Modernizing Authentication — What It Takes to Transform Secure Access
Nigerian Olajide Onikoyi, 29, of Blackley, Manchester, was recently sentenced to three years and nine months in prison for his involvement in a phishing scam targeting students in the UK (h/t Sophos).
The phishing e-mails directed recipients to a fake student loan Web site, where they were prompted to enter their personal information, including their bank details. Onikoyi stole a total of £393,000 from 238 victims, including one who lost £19,000.
Onikoyi pled guilty on December 10, 2013. He was sentenced to three years in prison on a charge of conspiracy to defraud UK financial organizations, and an additional nine months on a charge of money laundering.
The UK's Metropolitan Police colloborated on the investigation with the Student Loans Company, the banking industry, and Internet service providers.https://o1.qnsr.com/log/p.gif?;n=203;c=204634421;s=15939;x=7936;f=201702151714490;u=j;z=TIMESTAMP;a=20304455;e=i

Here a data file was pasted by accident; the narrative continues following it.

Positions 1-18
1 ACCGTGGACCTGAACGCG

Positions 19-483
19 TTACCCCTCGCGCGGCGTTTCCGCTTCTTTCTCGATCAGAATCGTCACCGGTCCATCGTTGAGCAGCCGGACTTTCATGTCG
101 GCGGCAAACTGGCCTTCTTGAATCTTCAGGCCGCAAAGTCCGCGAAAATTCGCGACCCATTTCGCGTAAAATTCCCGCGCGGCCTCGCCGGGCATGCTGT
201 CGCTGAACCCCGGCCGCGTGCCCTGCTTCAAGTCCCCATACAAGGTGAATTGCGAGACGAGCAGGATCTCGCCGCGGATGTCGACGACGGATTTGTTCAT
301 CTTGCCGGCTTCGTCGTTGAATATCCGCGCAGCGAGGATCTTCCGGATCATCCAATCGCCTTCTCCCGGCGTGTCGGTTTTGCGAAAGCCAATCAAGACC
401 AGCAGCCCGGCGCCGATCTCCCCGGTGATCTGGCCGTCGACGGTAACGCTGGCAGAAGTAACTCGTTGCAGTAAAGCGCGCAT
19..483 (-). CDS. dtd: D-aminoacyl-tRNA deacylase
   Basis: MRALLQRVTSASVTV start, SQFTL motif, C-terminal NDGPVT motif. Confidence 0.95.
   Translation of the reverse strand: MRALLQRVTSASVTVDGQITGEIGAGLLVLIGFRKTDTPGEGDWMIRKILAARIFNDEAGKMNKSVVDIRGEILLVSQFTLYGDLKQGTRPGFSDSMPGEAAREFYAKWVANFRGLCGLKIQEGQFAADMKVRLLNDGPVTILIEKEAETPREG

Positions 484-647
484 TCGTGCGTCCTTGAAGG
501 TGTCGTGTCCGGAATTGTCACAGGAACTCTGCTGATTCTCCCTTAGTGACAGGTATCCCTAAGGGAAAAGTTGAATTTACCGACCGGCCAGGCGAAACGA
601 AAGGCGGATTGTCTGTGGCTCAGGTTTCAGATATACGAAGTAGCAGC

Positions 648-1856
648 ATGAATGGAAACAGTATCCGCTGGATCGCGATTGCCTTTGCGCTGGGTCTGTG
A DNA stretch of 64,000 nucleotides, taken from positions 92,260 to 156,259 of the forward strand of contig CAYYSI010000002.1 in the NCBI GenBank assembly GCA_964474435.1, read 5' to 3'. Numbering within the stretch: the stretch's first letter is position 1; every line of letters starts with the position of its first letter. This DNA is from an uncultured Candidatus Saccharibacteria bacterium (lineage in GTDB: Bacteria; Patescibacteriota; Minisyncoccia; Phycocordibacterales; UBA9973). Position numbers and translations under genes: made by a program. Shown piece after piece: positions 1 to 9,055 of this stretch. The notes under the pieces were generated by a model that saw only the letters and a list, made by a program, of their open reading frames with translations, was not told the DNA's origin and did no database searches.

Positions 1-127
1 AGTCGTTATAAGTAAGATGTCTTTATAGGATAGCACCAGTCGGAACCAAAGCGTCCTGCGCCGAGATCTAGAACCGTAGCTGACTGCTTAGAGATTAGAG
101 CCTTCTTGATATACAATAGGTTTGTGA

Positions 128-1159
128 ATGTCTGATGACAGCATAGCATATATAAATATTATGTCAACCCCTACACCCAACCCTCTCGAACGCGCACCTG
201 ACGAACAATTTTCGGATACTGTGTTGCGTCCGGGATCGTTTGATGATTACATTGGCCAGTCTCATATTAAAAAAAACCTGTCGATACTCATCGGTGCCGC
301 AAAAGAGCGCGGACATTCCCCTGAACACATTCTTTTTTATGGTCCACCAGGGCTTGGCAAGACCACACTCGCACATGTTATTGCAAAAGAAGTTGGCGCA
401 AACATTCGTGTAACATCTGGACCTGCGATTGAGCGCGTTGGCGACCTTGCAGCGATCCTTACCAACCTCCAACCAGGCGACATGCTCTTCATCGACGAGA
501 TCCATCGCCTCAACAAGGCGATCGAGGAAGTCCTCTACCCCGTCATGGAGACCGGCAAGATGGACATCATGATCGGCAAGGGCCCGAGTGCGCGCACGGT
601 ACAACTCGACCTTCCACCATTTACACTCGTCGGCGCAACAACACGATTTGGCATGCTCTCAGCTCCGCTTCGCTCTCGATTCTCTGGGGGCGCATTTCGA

Onikoyi was arrested on January 9, 2013, and his computer was seized. Chat logs on the computer showed that Onikoyi was conspiring with others in Russia, Lithuania and the UK as part of the scheme.
"My officers worked doggedly to secure Onikoyi’s conviction," Detective Chief Inspector Jason Tunn said in a statement. "They examined numerous leads to identify members of this phishing gang, of which Onikoyi was a key member. He played a significant role in the scam by systematically targeting British students and UK financial institutions in order to steal large amounts of money that were then dispersed across numerous bank accounts."